(7) if a majority of parents of the present nonpublic school population decide to remove their children to the public schools of Illinois, an intolerable financial burden to the public would result as well as school stoppages and long term derangement and impairment of education in Illinois;

(8) this hazard to the education of children may be substantially reduced and all education in Illinois may be improved through the providing, as specified herein, of certain State textbook grants and auxiliary services to parents of children attending Illinois nonpublic schools;

(9) the State has the right, in the fulfillment of its education duties, to provide State textbook grants and auxiliary services to parents to help them pay for the secular education of their children in nonpublic schools; and

(10) such grants serve a public purpose." P.A. 77-1891, sec. 2; Ill. Rev. Stat., 1972 Supp., ch. 122, par. 1022.

Public Act 77-1894 appropriated $20,500,000 for textbooks and auxiliary services.

Despite the breadth of its title and its recitals of legislative findings and policy, Public Act 77-1891 is actually concerned only with the furnishing of textbooks and "auxiliary services" to nonpublic school students. We consider separately each of these subjects.

With respect to textbooks, the Act provides for requests by parents of children attending nonpublic schools for specific textbooks selected from a list maintained by the Superintendent of Public Instruction. The request is made to the school district in which the nonpublic school is situated. (Sec. 5.) If the district loans textbooks free to its public school students then it shall loan them free to nonpublic school students whose parents request them. If the district rents them to its public school students, it must rent them on the same terms to nonpublic school students. If the district sells textbooks to its public school students, "then that school district shall not be required to furnish textbooks to nonpublic school children." (Sec. 6.) Section 8 provides:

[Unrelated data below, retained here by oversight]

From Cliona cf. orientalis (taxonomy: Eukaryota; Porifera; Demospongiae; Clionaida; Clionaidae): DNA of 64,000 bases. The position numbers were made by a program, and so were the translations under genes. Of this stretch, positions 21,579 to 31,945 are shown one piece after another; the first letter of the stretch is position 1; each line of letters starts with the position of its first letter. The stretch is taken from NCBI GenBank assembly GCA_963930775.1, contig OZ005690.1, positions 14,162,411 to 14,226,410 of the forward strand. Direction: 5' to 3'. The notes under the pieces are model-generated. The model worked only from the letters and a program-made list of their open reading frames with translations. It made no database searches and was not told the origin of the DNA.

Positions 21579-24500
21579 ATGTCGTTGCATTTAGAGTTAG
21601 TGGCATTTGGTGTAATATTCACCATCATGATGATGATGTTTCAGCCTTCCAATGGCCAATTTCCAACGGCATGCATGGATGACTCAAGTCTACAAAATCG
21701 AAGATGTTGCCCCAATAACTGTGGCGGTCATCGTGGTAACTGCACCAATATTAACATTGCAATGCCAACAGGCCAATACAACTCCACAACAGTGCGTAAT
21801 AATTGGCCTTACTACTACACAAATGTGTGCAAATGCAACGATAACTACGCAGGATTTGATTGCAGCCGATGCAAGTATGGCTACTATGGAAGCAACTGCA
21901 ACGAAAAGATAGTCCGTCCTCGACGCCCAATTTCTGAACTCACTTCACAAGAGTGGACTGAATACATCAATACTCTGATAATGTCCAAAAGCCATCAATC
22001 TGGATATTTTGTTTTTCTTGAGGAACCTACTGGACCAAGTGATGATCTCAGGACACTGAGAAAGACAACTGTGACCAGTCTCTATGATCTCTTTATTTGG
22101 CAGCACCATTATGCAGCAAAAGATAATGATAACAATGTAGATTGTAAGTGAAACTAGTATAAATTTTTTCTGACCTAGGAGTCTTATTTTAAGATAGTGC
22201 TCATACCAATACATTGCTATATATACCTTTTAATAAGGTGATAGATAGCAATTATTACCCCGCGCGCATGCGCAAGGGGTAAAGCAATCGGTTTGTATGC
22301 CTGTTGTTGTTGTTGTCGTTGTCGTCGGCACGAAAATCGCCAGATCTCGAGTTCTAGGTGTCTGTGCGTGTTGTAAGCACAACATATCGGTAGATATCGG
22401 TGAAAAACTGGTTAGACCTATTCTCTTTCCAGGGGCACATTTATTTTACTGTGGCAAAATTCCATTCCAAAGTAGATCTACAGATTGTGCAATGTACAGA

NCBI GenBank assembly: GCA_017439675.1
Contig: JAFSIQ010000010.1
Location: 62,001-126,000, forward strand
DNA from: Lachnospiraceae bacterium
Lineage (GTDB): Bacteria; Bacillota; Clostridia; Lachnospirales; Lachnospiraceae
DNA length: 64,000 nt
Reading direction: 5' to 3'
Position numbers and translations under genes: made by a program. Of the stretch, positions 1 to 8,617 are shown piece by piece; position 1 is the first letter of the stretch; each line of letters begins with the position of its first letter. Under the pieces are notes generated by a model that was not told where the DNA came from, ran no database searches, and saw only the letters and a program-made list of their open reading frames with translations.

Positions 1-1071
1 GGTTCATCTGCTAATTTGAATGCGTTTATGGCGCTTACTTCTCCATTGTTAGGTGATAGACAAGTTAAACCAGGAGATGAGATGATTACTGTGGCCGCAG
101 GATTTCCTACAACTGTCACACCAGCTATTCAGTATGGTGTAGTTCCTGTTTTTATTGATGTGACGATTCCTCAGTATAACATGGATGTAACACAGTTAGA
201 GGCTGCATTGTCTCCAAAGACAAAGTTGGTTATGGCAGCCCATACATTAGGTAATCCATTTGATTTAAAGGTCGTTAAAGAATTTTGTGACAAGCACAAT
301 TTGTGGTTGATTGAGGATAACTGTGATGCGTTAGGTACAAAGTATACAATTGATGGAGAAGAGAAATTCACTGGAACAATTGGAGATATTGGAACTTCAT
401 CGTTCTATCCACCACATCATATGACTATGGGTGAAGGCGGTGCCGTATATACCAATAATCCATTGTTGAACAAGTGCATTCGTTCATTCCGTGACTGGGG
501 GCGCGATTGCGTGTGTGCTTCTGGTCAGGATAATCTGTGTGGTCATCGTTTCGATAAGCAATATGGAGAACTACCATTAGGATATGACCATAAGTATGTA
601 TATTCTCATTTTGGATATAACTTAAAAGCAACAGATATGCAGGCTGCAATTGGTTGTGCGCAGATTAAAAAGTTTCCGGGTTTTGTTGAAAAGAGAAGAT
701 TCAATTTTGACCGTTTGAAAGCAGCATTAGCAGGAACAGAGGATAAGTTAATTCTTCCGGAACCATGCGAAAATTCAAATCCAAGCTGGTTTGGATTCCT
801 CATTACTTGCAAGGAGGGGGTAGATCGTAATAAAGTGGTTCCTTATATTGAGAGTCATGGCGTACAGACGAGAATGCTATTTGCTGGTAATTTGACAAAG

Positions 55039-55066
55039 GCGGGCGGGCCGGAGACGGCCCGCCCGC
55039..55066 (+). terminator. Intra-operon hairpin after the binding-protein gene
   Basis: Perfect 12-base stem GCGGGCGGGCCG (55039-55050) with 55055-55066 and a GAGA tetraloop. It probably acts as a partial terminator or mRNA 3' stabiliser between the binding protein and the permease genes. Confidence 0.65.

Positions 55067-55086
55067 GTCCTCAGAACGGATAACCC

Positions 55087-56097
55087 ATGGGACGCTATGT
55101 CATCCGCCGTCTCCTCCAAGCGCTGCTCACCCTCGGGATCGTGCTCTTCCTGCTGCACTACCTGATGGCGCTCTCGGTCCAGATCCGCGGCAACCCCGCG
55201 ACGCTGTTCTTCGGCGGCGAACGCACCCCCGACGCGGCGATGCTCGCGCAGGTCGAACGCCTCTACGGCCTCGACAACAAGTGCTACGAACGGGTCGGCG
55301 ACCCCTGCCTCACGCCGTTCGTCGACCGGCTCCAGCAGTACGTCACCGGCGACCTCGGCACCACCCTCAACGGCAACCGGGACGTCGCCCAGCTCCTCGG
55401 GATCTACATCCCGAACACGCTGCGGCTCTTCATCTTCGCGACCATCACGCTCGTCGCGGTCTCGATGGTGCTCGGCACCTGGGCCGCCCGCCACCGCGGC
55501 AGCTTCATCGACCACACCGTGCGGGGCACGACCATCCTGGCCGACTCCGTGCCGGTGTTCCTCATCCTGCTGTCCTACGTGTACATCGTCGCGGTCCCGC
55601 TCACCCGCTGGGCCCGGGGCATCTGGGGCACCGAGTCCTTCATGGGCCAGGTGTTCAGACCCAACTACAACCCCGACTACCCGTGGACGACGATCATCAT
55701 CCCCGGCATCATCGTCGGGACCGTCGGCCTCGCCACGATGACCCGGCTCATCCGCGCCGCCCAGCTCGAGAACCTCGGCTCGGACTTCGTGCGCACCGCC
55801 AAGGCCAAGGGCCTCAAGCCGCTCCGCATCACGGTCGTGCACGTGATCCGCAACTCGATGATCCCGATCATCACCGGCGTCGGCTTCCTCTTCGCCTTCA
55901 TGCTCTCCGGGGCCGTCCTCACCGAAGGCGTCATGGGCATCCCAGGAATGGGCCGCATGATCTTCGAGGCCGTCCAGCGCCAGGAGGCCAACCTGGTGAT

"In the event that a public school district rents its textbooks to nonpublic school students, the amount received in rent by the public school district for such textbooks shall be forwarded to the Superintendent of Public Instruction at such times and in such manner as the Superintendent shall prescribe. It is the duty of each school district to pursue diligently the collection of textbooks rents and to make an annual accounting, as shall be prescribed by the Superintendent, to the Superintendent of rents charged and collected."

Although the title of the Act refers to grants to parents, the petitioner has taken the position that the grants which it authorizes run to the public school district and not to the parents of the nonpublic school child. We need not determine the soundness of this construction of the statute, for whether the money goes to the parent or to the school district that advanced the cost of the textbooks, the result is to create a State subsidy for textbooks furnished to children who attend nonpublic schools which is not available for textbooks furnished to students who attend public schools. The cost of textbooks for public school students is paid for by the taxpayers of the local school district. The cost of textbooks for nonpublic school students is paid for by the State. The Supreme Court stated the principle that controls this kind of legislation in Sloan v. Lemon (1973), 413 U.S. 825, 832, 37 L.Ed.2d 939, 945, 93 S.Ct. 2982, 2986-2987:

"The State has singled out a class of its citizens for a special economic benefit. Whether that benefit be viewed as a simple tuition subsidy, as an incentive to parents to send their children to sectarian schools, or as a reward for having done so, at bottom its intended consequence is to preserve and support religion-oriented institutions. We think it plain that this is quite unlike the sort of `indirect' and `incidental' benefits that flowed to sectarian schools from programs aiding all parents by supplying bus transportation and secular textbooks for their children. Such benefits were carefully restricted to the purely secular side of church-affiliated institutions and provided no special aid for those who had chosen to support religious schools. Yet such aid approached the `verge' of the constitutionally impermissible. Everson v. Board of Education, 330 U.S. 1, 16 (1947)."